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Columbus Style Pizza Not Your Thing? Try These Other Regional Styles Inside 270

Posted by cmh gourmand on July 1, 2020

Columbus has changed a lot over the last twenty years. Franklin and Delaware counties are among the fastest growing in the country. Today, many residents are transplants to our city. This may come as a surprise to some of you but there are some among us that do not like Columbus style pizza – thin, cut into squares and piled with pepperoni. There are others that do have an affinity for our preferred pizza pie but want to expand their horizons while staying in place this summer and fall. If you can’t travel to the style of pizza, I’ll tell you where you can find it here in Columbus.

New York Style Pizza

The first pizzeria in the United States was most likely Lombardi’s in New York City opening in 1904. Over the years, New York style pizza became defined as a pizza with the thin, floppy crust with a thick, dense and chewy crust ring and high gluten flour. Can cut into big triangle slices. Most New York transplants assume a good version of this style is not be be had in the capital city. They are mistaken. Here is where you can find bona fide New York slices or pies.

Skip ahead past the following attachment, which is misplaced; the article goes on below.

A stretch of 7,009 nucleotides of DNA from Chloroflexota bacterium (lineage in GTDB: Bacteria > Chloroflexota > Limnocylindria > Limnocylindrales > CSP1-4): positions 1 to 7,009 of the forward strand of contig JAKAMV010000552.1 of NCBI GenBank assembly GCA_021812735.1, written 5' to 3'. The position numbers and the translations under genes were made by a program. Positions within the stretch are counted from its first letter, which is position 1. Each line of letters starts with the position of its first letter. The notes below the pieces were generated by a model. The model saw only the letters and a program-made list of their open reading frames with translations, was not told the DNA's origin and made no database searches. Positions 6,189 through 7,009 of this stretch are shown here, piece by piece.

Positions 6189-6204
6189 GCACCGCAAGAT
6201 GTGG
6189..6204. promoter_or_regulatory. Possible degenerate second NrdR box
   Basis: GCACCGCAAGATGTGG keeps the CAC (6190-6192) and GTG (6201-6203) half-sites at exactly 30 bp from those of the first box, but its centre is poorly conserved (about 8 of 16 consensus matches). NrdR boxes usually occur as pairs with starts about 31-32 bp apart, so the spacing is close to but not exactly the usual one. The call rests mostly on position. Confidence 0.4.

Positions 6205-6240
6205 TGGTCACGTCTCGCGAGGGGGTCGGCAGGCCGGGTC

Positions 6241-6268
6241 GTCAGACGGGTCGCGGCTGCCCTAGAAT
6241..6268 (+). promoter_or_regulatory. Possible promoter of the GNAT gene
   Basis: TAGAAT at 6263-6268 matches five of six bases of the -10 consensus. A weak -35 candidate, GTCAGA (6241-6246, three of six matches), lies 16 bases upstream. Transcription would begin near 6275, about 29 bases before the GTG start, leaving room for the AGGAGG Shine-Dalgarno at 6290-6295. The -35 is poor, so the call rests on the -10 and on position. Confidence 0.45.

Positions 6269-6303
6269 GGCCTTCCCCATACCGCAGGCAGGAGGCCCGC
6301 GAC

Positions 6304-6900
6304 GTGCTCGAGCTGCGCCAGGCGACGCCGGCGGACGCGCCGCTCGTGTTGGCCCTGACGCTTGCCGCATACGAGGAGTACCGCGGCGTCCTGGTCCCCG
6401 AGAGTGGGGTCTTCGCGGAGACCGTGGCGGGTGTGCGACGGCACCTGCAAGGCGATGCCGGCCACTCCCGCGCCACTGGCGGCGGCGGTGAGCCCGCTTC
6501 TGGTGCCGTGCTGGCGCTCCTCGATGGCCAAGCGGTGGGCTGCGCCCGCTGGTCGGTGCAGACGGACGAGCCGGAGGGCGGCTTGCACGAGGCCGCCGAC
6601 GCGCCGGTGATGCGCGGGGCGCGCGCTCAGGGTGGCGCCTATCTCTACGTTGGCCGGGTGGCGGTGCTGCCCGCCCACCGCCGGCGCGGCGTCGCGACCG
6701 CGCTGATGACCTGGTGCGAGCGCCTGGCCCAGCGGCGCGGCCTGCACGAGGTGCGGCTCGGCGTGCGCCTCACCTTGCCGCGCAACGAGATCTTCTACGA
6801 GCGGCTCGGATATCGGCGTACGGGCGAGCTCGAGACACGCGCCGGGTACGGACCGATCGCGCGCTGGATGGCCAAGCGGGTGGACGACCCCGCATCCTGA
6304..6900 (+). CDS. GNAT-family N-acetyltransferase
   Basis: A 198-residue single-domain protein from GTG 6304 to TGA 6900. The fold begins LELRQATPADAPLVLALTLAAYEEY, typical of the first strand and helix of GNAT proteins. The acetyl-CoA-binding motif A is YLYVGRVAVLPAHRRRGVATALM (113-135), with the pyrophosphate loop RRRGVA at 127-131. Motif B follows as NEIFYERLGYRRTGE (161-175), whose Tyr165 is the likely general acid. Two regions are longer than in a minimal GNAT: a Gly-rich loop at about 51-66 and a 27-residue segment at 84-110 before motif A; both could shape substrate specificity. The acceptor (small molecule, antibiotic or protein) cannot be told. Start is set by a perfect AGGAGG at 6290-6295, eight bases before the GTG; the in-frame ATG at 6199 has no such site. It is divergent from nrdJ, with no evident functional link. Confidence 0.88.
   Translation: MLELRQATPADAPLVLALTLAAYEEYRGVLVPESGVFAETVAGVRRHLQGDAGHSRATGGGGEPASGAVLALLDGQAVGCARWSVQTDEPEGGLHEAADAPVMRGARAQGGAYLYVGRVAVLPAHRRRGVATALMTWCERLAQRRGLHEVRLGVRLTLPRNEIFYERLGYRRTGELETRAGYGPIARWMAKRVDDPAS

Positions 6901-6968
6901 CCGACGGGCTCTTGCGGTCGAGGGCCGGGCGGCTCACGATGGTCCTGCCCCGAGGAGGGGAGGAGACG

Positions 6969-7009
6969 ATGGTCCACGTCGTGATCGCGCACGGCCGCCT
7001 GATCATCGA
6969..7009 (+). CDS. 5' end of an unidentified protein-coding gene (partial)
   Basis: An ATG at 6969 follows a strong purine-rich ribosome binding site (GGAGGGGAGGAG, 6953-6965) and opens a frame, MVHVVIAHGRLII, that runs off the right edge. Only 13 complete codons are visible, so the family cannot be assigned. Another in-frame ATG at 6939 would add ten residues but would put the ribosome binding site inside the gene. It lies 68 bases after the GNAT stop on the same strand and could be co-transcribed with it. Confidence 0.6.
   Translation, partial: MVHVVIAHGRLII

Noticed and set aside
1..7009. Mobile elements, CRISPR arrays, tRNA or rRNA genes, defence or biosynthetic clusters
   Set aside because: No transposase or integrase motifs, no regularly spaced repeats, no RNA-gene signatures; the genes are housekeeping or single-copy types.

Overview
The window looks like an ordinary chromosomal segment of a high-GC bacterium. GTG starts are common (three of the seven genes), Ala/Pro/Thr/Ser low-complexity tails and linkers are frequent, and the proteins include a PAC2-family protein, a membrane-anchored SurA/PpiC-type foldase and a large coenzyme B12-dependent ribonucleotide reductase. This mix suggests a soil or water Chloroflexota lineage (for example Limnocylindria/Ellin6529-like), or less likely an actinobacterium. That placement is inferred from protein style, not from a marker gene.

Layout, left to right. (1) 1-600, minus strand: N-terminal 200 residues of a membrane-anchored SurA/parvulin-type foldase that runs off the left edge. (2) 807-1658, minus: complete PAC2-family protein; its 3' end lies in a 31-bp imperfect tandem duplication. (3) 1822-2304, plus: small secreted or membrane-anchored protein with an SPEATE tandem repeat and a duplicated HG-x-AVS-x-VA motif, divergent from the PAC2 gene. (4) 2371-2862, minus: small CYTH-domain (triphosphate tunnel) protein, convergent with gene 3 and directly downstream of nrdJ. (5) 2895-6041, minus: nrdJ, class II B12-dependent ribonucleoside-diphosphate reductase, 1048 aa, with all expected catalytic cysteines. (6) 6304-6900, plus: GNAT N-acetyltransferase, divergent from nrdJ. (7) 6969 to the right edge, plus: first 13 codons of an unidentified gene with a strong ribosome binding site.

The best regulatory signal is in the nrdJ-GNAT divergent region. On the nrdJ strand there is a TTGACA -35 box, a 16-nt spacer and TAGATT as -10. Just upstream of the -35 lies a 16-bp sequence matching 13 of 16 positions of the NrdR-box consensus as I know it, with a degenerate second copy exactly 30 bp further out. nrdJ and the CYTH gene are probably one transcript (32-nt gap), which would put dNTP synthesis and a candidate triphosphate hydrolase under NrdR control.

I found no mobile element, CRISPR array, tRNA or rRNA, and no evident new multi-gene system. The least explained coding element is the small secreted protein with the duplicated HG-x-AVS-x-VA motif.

Paulie Gee’s

The Paulie Gee’s in the short north is the first westward expansion of Paulie Gee’s in Brooklyn. Terry Gibbs crafts authentic NYC style pies with high end ingredients and some of his own variations as well.

Borgata Pizza

Borgata Pizza now has two locations. In the early days, it was a little known spot on the Northeast side of Columbus. Today, even expat-New Yorkers make an effort to find their way to the doors of either Borgata.

Sarafino’s
This long time North Market fixture continues to please the taste buds of even the more hard core slice eater. Grab a slice while you support other North Market merchants on your next shopping trip.

Late Night Slice

Unicorn (formerly Slut Sauce) need I say more?


Detroit Style Pizza

Detroit Style pizza is definitely different. The origins of this style go back to 1946 at a place called Buddy’s Rendezvous (still open today as Buddy’s Pizza). This style has some relationship to Sicilian style pizza – it is rectangular in shape, thick like focaccia bread and originally baked in drip and parts pans used by automotive dealerships. It is also typical to char the ends of the crust to make it extra chewy and crunchy.

Paulie Gee’s

The aforementioned Paulie G’s also makes incredibly good, albeit pricey, Detroit style Pizza. The quality of the ingredients justify the price but $20 for six slices is hard to swallow on a regular basis.

Jet’s